Martin & Me
Maryland Gov. Martin O’Malley met me one time; he was still mayor of Baltimore. He rode in a very dark limousine. It was in the evening; I couldn’t tell the color. Above all, the shade was far removed from Kelly green: his favorite hue.
Martin O’Malley, cut and drawn, is the closest we come to the 19th Century Irish politician. First generation away from the old sod or native-born, many professions were barred to them; the way to the top was becoming elected. Their numerous cousins would vote for them.
Italians were faithful allies. They shared Roman Catholicism and were equally slandered because of their joint religion. The United States was the site that saw the beginnings of the Native American Party, whose members answered they “know nothing” about the new organization. (During the Civil War, a Capitol Hill dignity claimed that Georgetown’s guns were so placed that wreak havoc with Washington, D.C. I attended the Jesuits briefly within 100 years that statement was pronounced.)
On the other hand, Martin O’Malley disobeyed the Maryland Cardinal-Archbishop Edwin O’Brien on the subject of same-sex marriage, communicated three days before. He made a reply: “I don’t presume, nor would I ever presume as Governor, to question or infringe upon your freedom to define, to preach about, and to administer the sacraments of the Roman Catholic Church. But on the public issue of granting equal civil marital rights to same-sex couples, you and I disagree.”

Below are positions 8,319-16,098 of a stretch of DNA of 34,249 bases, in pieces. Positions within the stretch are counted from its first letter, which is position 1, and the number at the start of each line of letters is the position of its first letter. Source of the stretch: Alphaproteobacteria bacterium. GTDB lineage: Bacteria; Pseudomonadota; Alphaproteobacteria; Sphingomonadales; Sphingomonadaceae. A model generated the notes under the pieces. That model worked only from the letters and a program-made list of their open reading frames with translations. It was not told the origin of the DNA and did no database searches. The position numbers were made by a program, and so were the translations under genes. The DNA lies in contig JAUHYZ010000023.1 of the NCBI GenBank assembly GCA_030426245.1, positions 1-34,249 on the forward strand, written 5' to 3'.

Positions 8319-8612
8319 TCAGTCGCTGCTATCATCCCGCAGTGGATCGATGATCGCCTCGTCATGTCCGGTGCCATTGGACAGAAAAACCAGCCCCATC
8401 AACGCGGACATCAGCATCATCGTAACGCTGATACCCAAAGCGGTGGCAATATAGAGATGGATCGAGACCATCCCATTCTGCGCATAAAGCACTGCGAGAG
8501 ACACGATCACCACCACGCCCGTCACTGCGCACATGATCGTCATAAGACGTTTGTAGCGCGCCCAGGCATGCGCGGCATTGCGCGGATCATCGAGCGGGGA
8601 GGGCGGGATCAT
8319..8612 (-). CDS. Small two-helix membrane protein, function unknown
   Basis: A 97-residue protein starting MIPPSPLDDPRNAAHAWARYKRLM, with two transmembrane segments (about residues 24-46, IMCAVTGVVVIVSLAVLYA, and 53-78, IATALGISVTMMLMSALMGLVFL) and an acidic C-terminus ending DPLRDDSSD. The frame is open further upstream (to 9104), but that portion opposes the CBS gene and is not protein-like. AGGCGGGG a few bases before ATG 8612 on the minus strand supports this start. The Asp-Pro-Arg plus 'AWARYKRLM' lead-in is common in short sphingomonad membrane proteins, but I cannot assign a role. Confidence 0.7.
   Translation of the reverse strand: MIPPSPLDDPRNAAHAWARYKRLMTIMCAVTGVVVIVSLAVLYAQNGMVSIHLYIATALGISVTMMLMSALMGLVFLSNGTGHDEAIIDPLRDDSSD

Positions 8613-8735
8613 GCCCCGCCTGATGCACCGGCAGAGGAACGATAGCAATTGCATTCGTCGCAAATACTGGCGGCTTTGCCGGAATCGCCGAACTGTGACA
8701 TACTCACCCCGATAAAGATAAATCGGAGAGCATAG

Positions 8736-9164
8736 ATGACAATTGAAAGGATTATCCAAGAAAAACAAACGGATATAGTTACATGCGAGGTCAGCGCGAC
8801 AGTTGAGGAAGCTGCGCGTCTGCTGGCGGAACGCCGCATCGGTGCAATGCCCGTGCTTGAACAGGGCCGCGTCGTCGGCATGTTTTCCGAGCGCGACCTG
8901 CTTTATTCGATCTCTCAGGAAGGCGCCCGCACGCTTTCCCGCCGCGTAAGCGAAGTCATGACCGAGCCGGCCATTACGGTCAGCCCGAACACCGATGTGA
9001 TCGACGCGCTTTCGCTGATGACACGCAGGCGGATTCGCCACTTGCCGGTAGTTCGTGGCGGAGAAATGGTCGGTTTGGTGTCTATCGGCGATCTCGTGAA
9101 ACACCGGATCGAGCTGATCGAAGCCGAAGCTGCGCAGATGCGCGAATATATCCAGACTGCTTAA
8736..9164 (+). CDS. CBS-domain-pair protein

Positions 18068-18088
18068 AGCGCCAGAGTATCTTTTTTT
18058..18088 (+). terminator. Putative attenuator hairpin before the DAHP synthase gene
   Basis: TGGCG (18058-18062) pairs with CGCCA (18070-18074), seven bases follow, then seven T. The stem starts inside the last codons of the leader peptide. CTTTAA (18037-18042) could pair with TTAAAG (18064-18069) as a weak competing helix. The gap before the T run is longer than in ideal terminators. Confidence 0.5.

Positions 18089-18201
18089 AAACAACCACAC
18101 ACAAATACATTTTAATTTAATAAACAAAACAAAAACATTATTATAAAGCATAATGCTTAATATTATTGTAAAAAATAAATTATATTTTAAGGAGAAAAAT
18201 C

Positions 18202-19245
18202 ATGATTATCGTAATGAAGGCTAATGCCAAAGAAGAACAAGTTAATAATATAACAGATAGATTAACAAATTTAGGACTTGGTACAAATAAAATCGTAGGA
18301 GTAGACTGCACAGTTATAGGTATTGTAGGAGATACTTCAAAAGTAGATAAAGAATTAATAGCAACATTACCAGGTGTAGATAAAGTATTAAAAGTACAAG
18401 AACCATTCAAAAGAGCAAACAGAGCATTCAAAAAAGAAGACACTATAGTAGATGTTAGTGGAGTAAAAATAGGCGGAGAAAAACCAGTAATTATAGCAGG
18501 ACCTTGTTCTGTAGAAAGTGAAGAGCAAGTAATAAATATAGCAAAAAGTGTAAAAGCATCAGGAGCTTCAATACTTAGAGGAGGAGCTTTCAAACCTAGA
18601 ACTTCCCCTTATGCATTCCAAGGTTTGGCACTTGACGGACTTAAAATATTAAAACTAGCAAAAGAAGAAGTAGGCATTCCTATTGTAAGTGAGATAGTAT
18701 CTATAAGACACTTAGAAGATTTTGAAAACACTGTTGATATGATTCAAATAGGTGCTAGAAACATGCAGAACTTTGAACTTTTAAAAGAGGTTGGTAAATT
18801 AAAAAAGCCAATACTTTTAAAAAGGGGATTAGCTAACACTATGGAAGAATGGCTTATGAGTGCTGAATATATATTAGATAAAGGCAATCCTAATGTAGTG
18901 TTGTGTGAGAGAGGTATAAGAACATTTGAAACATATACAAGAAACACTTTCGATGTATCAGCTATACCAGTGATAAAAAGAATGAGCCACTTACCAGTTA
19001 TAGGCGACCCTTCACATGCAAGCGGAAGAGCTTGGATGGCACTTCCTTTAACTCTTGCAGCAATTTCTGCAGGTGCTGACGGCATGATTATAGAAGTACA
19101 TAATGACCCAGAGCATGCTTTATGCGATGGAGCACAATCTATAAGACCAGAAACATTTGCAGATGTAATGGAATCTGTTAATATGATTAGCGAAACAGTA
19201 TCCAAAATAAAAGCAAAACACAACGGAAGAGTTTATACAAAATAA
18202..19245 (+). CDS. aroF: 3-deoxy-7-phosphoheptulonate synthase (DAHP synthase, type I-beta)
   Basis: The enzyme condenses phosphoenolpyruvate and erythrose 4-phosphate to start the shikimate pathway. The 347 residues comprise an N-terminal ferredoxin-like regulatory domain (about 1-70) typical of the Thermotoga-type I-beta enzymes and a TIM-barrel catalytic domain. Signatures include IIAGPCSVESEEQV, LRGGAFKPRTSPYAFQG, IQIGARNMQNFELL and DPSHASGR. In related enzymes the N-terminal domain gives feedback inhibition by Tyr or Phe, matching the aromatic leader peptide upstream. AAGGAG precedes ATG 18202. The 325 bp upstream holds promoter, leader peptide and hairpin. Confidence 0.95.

Presumably, he was supported by his wife, Katherine “Katie” O’Malley, nee-Curran; her father Joe was attorney general of Maryland when I first wrote a column. He declined to run in 2006, the same year his son-in-law received the election for governor.
Now Martin O’Malley faces the conundrum. His path to the White House is barred by the former first lady in Washington, a New York senator and secretary of state, Hillary Rodham Clinton. There’s also muttering among Democrats and the party who shares Capitol Hill. (The last time we heard from Republicans they were questioning, despite the written records, the numbers who had signed up for Obamacare.)
Ms. Clinton has all the numbers, despite the GOP claims. She has learned the lessons well. For example, the sexual incident that Bill participated in; Hillary performed so well. Now, all trends point to her as president.
The question now is whether or not the Maryland man has caught the gaze of the national politicians, and are they willing to ordain him as vice president on the Democratic ticket? All the Irishman can do is wait. Not behind the walls of the governor’s office, but out in open, willing to take the harsh words and bad-natured rumors.
Martin Joseph O’Malley owes this to the Maryland voters.